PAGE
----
What is recovery like?

You will recover comfortably at home. You can start drinking liquids and soft foods as soon as you feel ready, but should avoid crunchy foods, extra hot or cold items, and straws (NO STRAWS!). You can expect to resume some of your normal activities a few days post-operation.

If you have any questions about wisdom teeth removal or aren’t sure if you even need the procedure, give us a call at Christiana Hospital Location Phone Number 302-292-1600!

Where Do Dental Implants Come From?

kids studyingDental implants have a surprisingly rich and interesting history. Across centuries and throughout cultures around the world there is evidence of attempts at replacing missing teeth with various objects and materials.

The oldest dental implants can be traced back to 2000 BC in China, where missing teeth were substituted with bamboo pegs.

Fast forward a bit to around 1000 BC and you’ll find an ancient Egyptian King whose tomb was recently discovered along with his mummified remains; a copper peg hammered into place where a tooth once lived. This may have been the first time in history that we know of when metal implants were used.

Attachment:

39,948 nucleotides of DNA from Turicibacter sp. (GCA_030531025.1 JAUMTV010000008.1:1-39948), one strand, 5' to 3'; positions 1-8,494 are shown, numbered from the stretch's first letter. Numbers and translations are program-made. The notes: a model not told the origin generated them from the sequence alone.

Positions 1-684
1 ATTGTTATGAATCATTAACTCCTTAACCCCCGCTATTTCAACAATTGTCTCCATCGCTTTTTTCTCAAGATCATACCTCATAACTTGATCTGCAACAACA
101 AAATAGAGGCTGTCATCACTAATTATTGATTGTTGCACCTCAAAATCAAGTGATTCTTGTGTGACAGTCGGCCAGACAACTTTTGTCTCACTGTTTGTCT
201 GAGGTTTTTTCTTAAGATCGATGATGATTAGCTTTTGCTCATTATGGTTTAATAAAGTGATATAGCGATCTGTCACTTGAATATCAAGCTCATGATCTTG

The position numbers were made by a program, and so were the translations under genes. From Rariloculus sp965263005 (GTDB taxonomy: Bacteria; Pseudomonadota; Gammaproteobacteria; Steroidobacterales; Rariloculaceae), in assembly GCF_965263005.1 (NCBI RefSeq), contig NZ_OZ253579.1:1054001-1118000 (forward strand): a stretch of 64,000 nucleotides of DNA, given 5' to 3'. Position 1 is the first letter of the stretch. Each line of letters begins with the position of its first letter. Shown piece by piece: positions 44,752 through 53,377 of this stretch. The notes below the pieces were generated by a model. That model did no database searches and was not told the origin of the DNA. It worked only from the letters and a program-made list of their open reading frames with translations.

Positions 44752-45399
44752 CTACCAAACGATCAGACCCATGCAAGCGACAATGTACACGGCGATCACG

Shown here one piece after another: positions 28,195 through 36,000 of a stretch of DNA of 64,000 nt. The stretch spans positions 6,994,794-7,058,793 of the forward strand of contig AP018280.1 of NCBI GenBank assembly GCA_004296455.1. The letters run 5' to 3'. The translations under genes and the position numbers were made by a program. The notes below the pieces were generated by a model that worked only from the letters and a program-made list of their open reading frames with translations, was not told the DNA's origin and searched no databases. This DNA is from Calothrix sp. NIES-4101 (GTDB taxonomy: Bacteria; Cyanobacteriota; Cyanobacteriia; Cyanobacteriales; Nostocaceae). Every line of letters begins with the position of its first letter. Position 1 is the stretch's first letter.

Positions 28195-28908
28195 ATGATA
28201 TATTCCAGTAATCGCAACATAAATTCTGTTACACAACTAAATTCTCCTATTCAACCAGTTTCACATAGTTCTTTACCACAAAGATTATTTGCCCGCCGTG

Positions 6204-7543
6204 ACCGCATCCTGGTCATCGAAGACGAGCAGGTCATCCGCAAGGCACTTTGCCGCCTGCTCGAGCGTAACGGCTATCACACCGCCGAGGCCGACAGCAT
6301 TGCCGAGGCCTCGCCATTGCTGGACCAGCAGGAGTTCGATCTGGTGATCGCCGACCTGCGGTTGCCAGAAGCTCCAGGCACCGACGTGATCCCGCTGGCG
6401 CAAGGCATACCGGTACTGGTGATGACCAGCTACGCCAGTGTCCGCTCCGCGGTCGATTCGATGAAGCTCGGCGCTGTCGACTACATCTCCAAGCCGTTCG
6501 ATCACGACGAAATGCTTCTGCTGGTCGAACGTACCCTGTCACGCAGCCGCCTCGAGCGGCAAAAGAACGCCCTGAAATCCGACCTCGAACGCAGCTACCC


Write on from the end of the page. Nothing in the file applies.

Across the globe some time around 300 BC, an iron tooth was found in a French grave thought to be Celtic in origin. It is possible this implant may have been a post-mortem placement to honor the dead, as an attempt to perform the surgery using a live patient would have been an excruciatingly painful process.

Just 2000 years ago missing teeth were being substituted for animal teeth, and the poor were even selling their teeth to the wealthy, just to make ends meet! The body often rejected these surrogate teeth, causing infection.

More recently in 1931 in Honduras, Dr. Wilson Monroe and his wife found a jawbone amongst other artifacts, with teeth fashioned from shells and attached to the jawbone of an ancient man.

Today we are lucky enough to have dental implants that not only look and feel like real teeth, and anesthesia for the pain is also a plus. Thanks to studies conducted by Per-Ingvar Brånemark of Sweden in the 1950’s, oral surgeons have been able to perfect the process over the years to create today’s implants, which have a 98% success rate! Through a process known as osseointegration, metals and other implant materials are able to be skillfully placed so that your jaw bone actually attaches itself to the implant creating a seamless support system.